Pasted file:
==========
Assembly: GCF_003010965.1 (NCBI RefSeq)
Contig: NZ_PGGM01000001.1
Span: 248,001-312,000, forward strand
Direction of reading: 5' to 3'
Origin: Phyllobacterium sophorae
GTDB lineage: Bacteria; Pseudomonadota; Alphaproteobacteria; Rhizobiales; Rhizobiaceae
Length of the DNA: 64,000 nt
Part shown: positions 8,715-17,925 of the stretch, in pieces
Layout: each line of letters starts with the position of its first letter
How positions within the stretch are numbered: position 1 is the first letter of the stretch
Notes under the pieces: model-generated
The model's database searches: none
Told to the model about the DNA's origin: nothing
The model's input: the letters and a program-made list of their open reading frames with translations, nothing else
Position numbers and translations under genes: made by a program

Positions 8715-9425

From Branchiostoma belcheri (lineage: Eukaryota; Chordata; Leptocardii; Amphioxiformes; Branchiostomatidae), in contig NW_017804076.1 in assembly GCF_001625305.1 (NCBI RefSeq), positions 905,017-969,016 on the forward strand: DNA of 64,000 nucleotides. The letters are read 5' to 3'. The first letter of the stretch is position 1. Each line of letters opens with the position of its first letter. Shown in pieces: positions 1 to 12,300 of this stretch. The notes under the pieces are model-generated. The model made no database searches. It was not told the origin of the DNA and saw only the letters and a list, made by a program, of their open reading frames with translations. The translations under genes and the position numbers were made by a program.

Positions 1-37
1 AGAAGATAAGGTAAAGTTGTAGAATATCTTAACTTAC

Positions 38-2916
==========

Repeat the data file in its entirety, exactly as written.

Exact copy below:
Assembly: GCF_003010965.1 (NCBI RefSeq)
Contig: NZ_PGGM01000001.1
Span: 248,001-312,000, forward strand
Direction of reading: 5' to 3'
Origin: Phyllobacterium sophorae
GTDB lineage: Bacteria; Pseudomonadota; Alphaproteobacteria; Rhizobiales; Rhizobiaceae
Length of the DNA: 64,000 nt
Part shown: positions 8,715-17,925 of the stretch, in pieces
Layout: each line of letters starts with the position of its first letter
How positions within the stretch are numbered: position 1 is the first letter of the stretch
Notes under the pieces: model-generated
The model's database searches: none
Told to the model about the DNA's origin: nothing
The model's input: the letters and a program-made list of their open reading frames with translations, nothing else
Position numbers and translations under genes: made by a program

Positions 8715-9425

From Branchiostoma belcheri (lineage: Eukaryota; Chordata; Leptocardii; Amphioxiformes; Branchiostomatidae), in contig NW_017804076.1 in assembly GCF_001625305.1 (NCBI RefSeq), positions 905,017-969,016 on the forward strand: DNA of 64,000 nucleotides. The letters are read 5' to 3'. The first letter of the stretch is position 1. Each line of letters opens with the position of its first letter. Shown in pieces: positions 1 to 12,300 of this stretch. The notes under the pieces are model-generated. The model made no database searches. It was not told the origin of the DNA and saw only the letters and a list, made by a program, of their open reading frames with translations. The translations under genes and the position numbers were made by a program.

Positions 1-37
1 AGAAGATAAGGTAAAGTTGTAGAATATCTTAACTTAC

Positions 38-2916